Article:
The Top 3 Fastest Snakes in the United States Have Unbelievable Speed

Where Do Snakes Live
© Mark_Kostich/

Written by Hailey Pruett

Updated: July 10, 2023

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Out of more than 50 species of snakes that can be found in the US, only a select few have the distinct honor of being the absolute fastest of the bunch. While other snakes may be impressive or unique due to their size, venom, or even lifespan, only the top three fastest snakes in the United States can move at truly unbelievable speeds. Below, we’ll take an in-depth look at all three, some interesting facts about each, and just how fast each one can slither.

3. Eastern/North American Racer (Coluber constrictor)

Snakes in Kansas - Eastern Racer Snake

The eastern racer lacks venom, but it can move at speeds of up to around 3.5 miles per hour.

©Matt Jeppson/

True to its name, the North American racer doesn’t need venom to take down its prey. This is because it’s capable of moving at up to around 3.5 miles per hour, which is quite speedy for an animal lacking legs. Long and lean, this unique snake is a fast-moving, active hunter with exceptional eyesight. It’s also surprisingly strong for its size and equipped with a nasty-smelling musk it can spray from its cloaca to ward off the occasional predators that manage to catch up to it.

Native to much of North and Central America, eastern racer snakes are incredibly hardy and adaptable. They live in a wide range of habitats, as well as near water, though they prefer low, open grasslands. In addition to being quick on the ground, they’re also fairly skilled swimmers and climbers. As a result, the prey they feed on varies wildly, ranging from small rodents and amphibians to young birds, their eggs, and even the occasional fish

Around 11 subspecies of eastern racers exist across North and Central America, with their coloration and patterning varying from one to the next. Most varieties, however, are mostly solid brown, black, or tan in color, usually with a much lighter-colored pale yellow or white underbelly. Notably, their tails typically lack any patterning whatsoever.

2. Coachwhip (Masticophis flagellum)

Eastern coachwhip snake

Long and incredibly lean, the speedy eastern coachwhip lives up to its name, being distinctly whip-like in appearance.

©Matt Jeppson/

The second-fastest snake in the United States is the coachwhip, also simply known as the whip snake, which has been clocked at speeds up to around four miles per hour. As its name implies, this non-venomous snake is especially long, slender, and whip-like in appearance. In addition to being one of America’s fastest snakes, it’s also among the longest, with the longest specimen ever recorded measuring 102 inches.

Six total subspecies of the coachwhip snake exist. They vary in color, but most are light to dark brown with flecked patterning that gives them a distinctly braided, rope-like appearance. Though they have small heads, their eyes are very large for their size. Collectively, these snakes inhabit much of the southern half of North America and Mexico. In general, they prefer dry, warm, sandy habitats like sandhill scrublands. However, they are also sometimes found in forests and prairies.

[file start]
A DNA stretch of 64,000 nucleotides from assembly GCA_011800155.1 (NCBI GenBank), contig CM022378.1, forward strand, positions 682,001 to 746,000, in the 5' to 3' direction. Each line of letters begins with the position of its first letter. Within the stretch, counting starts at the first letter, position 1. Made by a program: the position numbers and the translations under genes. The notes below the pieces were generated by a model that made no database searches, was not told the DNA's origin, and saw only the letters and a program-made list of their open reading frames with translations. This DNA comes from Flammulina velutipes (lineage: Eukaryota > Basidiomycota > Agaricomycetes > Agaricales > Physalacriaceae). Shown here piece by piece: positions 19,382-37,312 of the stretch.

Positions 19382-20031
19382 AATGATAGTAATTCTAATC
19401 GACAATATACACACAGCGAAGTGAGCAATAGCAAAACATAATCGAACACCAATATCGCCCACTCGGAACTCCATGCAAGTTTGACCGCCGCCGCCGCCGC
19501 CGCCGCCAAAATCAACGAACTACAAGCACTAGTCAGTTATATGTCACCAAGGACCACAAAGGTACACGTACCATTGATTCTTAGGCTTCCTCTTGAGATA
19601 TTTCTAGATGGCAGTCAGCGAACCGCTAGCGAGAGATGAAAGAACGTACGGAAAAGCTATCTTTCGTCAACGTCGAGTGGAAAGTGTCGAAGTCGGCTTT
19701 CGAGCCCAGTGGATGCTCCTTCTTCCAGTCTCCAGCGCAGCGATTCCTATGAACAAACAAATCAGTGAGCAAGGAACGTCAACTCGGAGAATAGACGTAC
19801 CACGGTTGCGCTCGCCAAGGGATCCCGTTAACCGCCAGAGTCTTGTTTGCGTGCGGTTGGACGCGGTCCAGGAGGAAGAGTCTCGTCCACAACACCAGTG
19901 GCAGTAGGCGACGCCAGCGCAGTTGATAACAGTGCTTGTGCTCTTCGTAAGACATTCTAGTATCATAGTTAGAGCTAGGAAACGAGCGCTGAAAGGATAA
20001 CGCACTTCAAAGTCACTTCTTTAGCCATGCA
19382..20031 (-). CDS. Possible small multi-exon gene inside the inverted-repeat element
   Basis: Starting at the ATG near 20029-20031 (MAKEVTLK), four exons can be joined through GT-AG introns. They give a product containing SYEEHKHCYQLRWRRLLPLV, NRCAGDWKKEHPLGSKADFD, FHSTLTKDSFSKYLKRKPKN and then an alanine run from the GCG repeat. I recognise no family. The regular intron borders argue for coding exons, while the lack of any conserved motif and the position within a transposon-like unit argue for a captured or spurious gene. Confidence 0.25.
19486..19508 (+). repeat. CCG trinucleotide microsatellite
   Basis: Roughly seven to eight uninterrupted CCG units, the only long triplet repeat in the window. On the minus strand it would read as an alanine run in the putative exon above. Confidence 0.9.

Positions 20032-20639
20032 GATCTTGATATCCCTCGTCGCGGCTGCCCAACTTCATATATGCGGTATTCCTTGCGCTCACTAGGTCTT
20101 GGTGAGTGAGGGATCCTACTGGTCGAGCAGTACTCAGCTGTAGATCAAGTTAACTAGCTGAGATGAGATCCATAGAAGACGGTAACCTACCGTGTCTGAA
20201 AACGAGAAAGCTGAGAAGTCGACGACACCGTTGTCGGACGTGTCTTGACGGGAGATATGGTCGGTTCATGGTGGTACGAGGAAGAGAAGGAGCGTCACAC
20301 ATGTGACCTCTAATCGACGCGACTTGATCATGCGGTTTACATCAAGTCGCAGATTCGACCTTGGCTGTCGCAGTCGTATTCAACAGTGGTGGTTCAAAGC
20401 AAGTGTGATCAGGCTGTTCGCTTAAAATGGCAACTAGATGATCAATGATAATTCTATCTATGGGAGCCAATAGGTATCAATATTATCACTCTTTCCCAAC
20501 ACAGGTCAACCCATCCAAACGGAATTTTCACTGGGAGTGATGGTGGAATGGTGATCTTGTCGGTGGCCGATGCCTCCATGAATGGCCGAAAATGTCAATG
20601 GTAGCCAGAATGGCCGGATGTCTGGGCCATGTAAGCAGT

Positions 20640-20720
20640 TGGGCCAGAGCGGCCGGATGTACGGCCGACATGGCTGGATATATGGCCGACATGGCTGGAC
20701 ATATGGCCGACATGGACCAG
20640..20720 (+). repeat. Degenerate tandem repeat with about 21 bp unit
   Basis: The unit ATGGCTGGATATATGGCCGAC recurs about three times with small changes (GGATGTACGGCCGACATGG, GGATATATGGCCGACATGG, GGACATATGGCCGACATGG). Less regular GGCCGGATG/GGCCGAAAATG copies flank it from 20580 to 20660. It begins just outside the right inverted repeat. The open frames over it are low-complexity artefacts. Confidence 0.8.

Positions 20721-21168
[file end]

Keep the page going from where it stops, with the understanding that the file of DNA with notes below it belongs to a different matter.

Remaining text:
Because their bodies are so thin, coachwhips are unable to rely on constriction to subdue their prey. Instead, they simply ambush their prey and bite into the animal as tightly as possible, sometimes simply swallowing it whole. They mainly feed on small animals like lizards, birds, and rodents. 

Perhaps in part due to its bizarre, whip-like appearance, many regional myths exist regarding the coachwhip. Despite this, though, coachwhips are harmless to humans and typically flee when approached rather than actively chase humans as some folklore and superstitions suggest.

1. Sidewinder (Crotalus cerastes) – The United States’ Fastest Snake

Where Do Snakes Live

The sidewinder’s rough, textured scales and unique means of locomotion give it increased traction as it moves across flat, sandy deserts.


The sidewinder is unique not only for being the fastest snake in North America–it’s also one of the fastest snakes in the world! Capable of reaching an astonishing speed of up to 18 miles per hour, the sidewinder gets its name from its unusual means of locomotion. It moves in a curved, J-shape, making it appear as if it’s slithering sideways. Researchers believe this unique method of movement gives the snake better traction when traversing the hilly, sandy deserts it most commonly inhabits.

Sidewinder snakes are native to the southwestern US in southern California, Nevada, and Arizona, as well as parts of Mexico. As a member of the Crotalus genus, it is a type of rattlesnake, and it is venomous. However, its venom is fairly weak when compared to most other members of its genus. Though it is incredibly fast, it is quite small, measuring just 15 to 30 inches long when fully grown. 

The sidewinder’s rough, keeled scales typically match the desert substrates in which it lives. They can range from light tan to yellowish brown and even grayish brown in color. Atop each of its eyes is a large, pointy supraocular scale that helps to keep the bright desert sun and rough sand from obscuring its vision.

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About the Author

Hailey "Lex" Pruett is a nonbinary writer at A-Z Animals primarily covering reptiles and amphibians. They have over five years of professional content writing experience. Additionally, they grew up on a hobby farm and have volunteered at animal shelters to gain further experience in animal care. A longtime resident of Knoxville, Tennessee, Hailey has owned and cared extensively for a wide variety of animals in their lifetime, including cats, dogs, lizards, turtles, frogs and toads, fish, chickens, ducks, horses, llamas, rabbits, goats, and more!

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